Here''s where it gets a bit confusing, so listen up. In the first round of tests for Affordable HD, I rendered the HD source clips to Blu-ray-compatible MPEG-2. In this round, I''m rendering all clips, SD and HD, to DVD compatible MPEG-2, which was faster and applicable to more producers. As with all tests that I performed with the Z800 and Z400, I ran the tests with HTT enabled and disabled and used the fastest time in this comparison. I''ll show these results at the conclusion of the second installment.

Tested Systems

Let''s have a quick look at the systems that I tested, including the Z400 and Z800:

  • HP Z800: two 3.2GHz Intel Xeon 5580 quad-core processors and 18GB of RAM, running 64-bit Windows Vista
  • HP Z400: one 3.2GHz Intel Xeon 3750 quad-core processor and 6GB of RAM, running 64-bit Windows XP
  • HP xw8600: two 3.33GHz Intel Xeon 5470 quad-core processors and 16GB of RAM, running 64-bit Vista
  • HP xw6600: two 2.83GHz Intel Xeon E5440 quad-core processors and 3GB of RAM, running 32-bit Windows XP
  • HP xw4600: One four-core 3GHz Xeon Q6850 CPU and 3GB of RAM, running 32-bit Windows XP
  • HP xw4300: one dual-core 3.4GHz Pentium D and 2GB of RAM, running 32-bit Windows.

There are a range of factors contributing to the disparate performance in these tests—including three generations of processors, three different operating systems, and multiple RAM configurations. As you''ll see, in some instances, it''s fairly easy to discern why performance differed so greatly between the systems; other times, it''s like trying to make sense out of tea leaves.

Table 1. DV results.

Table 1. DV results.

DV Results

I present the results by format, starting with DV. Table 1 shows the results.

If you''re primarily producing short DV-source projects, rendering time doesn''t appear to be a significant problem for you. All the systems except the Pentium D-based xw4300 are fairly adept at producing even the 10-minute project. Though the 191 percent difference between the Z800 and xw4600 looks dramatic, if you''re producing an hour of video a week, the Z800 will save you about 34 minutes a week. Time is money, but it ain''t that much money.

Clearly there''s reason to upgrade if you''re in the single- or dual-processor camp, but if you already have a four-core or faster system, you''ll have to be producing a heck of a lot of DV footage to justify an upgrade. Let''s move on.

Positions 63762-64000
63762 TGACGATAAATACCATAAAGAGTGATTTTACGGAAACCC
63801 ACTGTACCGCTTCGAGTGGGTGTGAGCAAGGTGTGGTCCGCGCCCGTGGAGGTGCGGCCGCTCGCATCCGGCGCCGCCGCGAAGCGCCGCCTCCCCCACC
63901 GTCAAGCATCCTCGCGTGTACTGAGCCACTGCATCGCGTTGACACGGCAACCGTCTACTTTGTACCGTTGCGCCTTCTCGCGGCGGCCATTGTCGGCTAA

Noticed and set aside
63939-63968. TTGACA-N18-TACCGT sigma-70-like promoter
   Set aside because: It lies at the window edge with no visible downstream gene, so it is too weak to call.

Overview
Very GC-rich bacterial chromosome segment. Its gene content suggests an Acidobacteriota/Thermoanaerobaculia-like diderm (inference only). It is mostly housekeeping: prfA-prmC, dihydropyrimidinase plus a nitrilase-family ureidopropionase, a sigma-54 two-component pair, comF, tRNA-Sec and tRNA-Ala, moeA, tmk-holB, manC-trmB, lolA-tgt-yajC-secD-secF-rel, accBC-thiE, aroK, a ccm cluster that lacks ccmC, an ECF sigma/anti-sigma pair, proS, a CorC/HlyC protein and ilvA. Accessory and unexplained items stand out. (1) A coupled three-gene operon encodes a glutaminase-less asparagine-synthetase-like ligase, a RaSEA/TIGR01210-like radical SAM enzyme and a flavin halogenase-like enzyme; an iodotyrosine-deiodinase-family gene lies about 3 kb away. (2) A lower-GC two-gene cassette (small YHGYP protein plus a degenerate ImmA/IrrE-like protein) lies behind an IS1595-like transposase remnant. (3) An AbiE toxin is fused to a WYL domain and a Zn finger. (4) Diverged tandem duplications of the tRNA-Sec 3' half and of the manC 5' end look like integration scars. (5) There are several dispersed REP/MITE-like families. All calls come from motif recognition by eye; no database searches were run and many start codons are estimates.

Table 2. Results from HDV.

Table 2. Results from HDV.

HDV Results

HDV short-project results sang a similar tune, probably because its MPEG-2 scheme is easy to decode and efficient memory-wise, as evidenced by the fact that the 32-bit eight- and four-core workstations pretty much kept up with the 64-bit models.

On the longer project, the Z800''s combination of processing power and data throughput almost doubled the performance of the single core Z400 and handily outpaced that of the xw8600. In this regards, I should mention that for the Z800 review, I rendered a real-world, 90-minute, two-camera HDV project to DVD-compatible MPEG-2, and the Z800 was 100 percent faster than the xw8600. If you''re producing long-form HDV-based projects, the Z800 provides a very meaningfully performance boost.

Farther to the right, the dramatic difference between the 64-bit xw8600 and 32-bit xw6600 in the longer project indicates that if you''re running 32-bit Windows on a workstation that you can expand up to 8GB of RAM or so, the investment will definitely be worth it. Finally, if you''re producing longer HDV projects on a single- or dual-processor computer (and you know who you are), you should definitely consider upgrading to at least an inexpensive 64-bit Nehalem-based system such as the Z400.

Unfortunately, I don''t have any XDCAM HD footage inhouse to test (anyone from Sony out there?), but since HDV is the closest format to XDCAM HD (both Long-GOP MPEG-2) these results are likely to be the most analogous.

OK, that''s all for this installment; tune in two weeks from now to see results for DVCPRO HD, AVCHD, and Red.